To the Jews the idea that the Son of God should die on a Cross of shame, reserved for murderers and traitors, was scandalous; to the Greeks it was foolishness which has become the most potent symbol of Christianity. Saint John Chrysostom compared the tree of the Cross with the tree of the knowledge of good and evil in the Garden of Eden, of whose forbidden fruit Adam and Eve savored in disobedience to God’s commandment. “At the tree the devil subdued Adam; at the Cross Christ overcame the Devil. The first Tree delivered all men to Hell; the Cross recalled them to Paradise. The first Tree hid the nakedness of the captive of Sin; the Cross lifted on high for all to see the naked conqueror. The first Tree persecuted unto death all those who went forth.”

During the Service of the Holy Passion the priest reads twelve passages from the four Gospels describing the sequence of events leading from the Lord’s arrest to His crucifixion and burial. After the 5th reading, the priest in procession carries the large Crucifix, which stands behind the altar of every Orthodox Church around the interior of the Nave while chanting:

“Today is hung upon the Tree. He who did hang the land in the midst of the waters. A crown of thorns crowns Him Who is the King of the angels. He is wrapped around with the purple of mockery who wrapped the heavens with clouds. He received buffetings Who freed Adam in Jordan. He is transfixed with nails Who is the Bridegroom of the Church. He was pierced with a spear Who is the Son of the Virgin. We worship Thy Passion. 0 Christ. Show also unto us Thy glorious Resurrection.”

On Good Friday after noon, the touching service of the Burial of our Lord takes place. This rite is especially loved by children because of its dramatic solemnity. A specially constructed sepulchre of four pillars surmounted by a dome on which stands a cross is stationed in the center of the Nave. The symbolic tomb of our Saviour is completely covered by beautifully arranged floral decorations. During the afternoon service the Body of the Crucified Christ is taken down from the Cross. And a beautifully embroidered cloth bearing the representation of the Sacred Corpse of our Lord is placed in the center of the flower-adorned sepulchre. To commemorate the Burial the following words are recited:

“When Joseph of Arimathea took Thee, the Life of all, down from the Tree dead, he buried Thee with myrrh and fine linen; and He yearned with desire, in his heart and on His lips, that Thy pure Body might be enshrouded; wherefore, hiding he cried to Thee, rejoicing; Glory to Thy humiliation, 0 Merciful Master.” In a moving apostrophe to Christ in the tomb, the hymn is chanted:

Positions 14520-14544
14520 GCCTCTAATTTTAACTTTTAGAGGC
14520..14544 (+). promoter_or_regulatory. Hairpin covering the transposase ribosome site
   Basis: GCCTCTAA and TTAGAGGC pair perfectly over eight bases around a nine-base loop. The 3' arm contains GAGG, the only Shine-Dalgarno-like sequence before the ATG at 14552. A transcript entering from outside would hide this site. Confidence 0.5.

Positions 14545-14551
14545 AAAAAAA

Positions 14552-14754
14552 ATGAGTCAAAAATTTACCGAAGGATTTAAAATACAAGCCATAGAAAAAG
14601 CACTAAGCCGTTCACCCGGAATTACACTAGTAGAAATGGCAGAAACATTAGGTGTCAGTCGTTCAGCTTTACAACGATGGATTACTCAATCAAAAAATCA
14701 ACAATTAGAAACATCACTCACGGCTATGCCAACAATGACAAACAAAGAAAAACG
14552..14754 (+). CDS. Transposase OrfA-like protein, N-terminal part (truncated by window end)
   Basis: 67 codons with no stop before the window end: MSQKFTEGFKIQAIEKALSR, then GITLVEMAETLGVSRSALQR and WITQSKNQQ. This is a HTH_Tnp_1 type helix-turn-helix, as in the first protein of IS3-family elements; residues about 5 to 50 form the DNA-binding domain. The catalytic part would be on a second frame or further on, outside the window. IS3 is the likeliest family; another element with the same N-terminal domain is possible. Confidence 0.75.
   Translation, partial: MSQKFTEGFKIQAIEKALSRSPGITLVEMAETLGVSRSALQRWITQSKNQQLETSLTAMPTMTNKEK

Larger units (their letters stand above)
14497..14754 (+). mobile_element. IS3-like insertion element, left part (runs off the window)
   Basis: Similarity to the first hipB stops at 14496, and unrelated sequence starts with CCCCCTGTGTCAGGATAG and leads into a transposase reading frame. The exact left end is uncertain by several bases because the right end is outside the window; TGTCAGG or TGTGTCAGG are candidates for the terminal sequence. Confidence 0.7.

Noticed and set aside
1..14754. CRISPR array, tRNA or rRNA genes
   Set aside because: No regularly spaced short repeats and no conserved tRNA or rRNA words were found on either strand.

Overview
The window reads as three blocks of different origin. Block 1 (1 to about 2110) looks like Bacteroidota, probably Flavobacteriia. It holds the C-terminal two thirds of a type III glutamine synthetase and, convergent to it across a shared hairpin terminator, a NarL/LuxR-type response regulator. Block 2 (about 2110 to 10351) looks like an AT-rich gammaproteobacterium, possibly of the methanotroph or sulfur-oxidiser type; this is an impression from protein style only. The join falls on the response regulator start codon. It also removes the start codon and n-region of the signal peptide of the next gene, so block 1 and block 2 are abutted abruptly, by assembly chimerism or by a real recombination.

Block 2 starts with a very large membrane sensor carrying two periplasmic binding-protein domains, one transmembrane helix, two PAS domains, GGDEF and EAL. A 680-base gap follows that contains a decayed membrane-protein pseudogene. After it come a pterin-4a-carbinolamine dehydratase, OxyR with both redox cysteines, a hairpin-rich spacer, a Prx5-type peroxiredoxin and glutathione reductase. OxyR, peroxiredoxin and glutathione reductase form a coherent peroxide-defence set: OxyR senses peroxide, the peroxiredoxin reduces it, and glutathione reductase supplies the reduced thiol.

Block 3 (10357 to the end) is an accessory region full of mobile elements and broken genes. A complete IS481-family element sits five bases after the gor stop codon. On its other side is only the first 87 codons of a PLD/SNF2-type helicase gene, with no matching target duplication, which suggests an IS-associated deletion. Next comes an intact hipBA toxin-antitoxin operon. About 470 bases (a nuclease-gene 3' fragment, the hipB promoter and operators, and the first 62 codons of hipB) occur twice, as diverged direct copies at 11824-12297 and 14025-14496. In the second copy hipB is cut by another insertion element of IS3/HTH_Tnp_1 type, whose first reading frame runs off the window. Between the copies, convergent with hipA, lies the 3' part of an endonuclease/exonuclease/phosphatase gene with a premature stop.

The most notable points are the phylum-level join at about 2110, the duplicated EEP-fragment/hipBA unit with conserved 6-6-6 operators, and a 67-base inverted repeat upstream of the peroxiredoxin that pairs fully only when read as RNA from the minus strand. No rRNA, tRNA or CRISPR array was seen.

“Joseph with Nicodemus takes Thee down from the tree, who clothest Thyself with light as it were with a garment; and when he saw Thee dead, naked and unentombed, he mourned with compassionate wailing and said: Alas! Beloved Jesus, so short a time ago the sun beholding Thee upon the Cross covered himself with g1oom, the earth trembled for fear, and the veil of the temple was rent in twain and now, lo! I see Thee before me, willingly going down to death. How can I bury Thee, my God, or how can I enwrap Thee in fine lincn? How with my hands dare I touch Thy sacred Body or with what chants can I celebrate Thy going hence, 0 Lord of mercies? I magnify Thy sufferings and I praise Thy Tomb and Thy Resurrection, crying: Lord, Glory to Thee.”

On Good Friday night the Saturday Service of the Lamentations takes place commemorating both “the entombment of the Divine Body of our Lord Jesus Christ, our God and Saviour; and also His descent into corruption, and permitted to pass over to evcrlasting life.”

The funeral hymns which are chanted at the flower-adorned sepulchre are poignant but never despairing since by His Death Christ is at this moment destroying the dominion of Death. We hear the following moving words of the hymns: “Thou, 0 Christ the Life, was laid in the Tomb, and armies of angels were amazed, and they glorified Thy humiliation. 0 Life, how canst Thou die? How canst Thou dwell in the Tomb? Thou dost break down the kingdom of Death, and hast raised up those who were dead in Hades. It is meet to magnify Thee, the Giver of Life, Thou who didst extend Thine hands upon the Cross, and shatter the power of the enemy. 0 Light of my eyes my Beloved Child, how are Thou now hidden in the grave?”

Following this the priest reverently takes the cloth bearing the image of the Sacred Corpse of our Lord and leads a procession, when possible round the outside of the Church building, followed by the entire congregation, otherwise within the Nave reenacting in this fashion the funeral procession leading to the Tomb of Joseph of Arimathea.

At the conclusion of the Service the priest hands out a flower from the sepulchre to the faithful as a blessing of the solemn significance of the rite.

We have now arrived at the climax for which we have been prepared throughout Lent and Holy Week: The Anastasis, the Easter Service proclaiming to the world the “good news,” the joy of the Risen Christ! Through His Death we have become immortal!

Near midnight leading from Holy Saturday to Easter Sunday the interior of the Church is completely blacked-out. The congregation, standing in darkness, solemnly awaits the appearance of the priest who suddenly comes forth from the center of the Ikonostasion holding a lighted candle, chanting:

“Come ye and receive the Light from the Unwaning Light, and glorify Christ, who arose from the dead.”

From the priest’s candle, the burning light, symbolizing the Resurrection, is transmitted to the candles of the faithful, moving like a wave of light over the whole church.

A procession of the Ikon of the Resurrection now takes place around the Nave xvhile the priest and congregation chant:

“The angels in heaven praise Thy Resurrection, 0 Christ, Our Saviour; make us on earth worthy with pure hearts to glorify Thee.”

Following the reading of the Easter Gospel, the priest, choir and congregation sing out in tones ever more and more triumphant to the point of ecstacy and overflowing mystic joy, the Easter hymn par excellence: “Christ is arisen from the dead, by death trampling upon death, and has bestowed life upon those in the tombs.”

Father Nicholas J. Magonlias is pastor of the Greek Orthodox Cathedral of St. Paul in Hempstead, New York.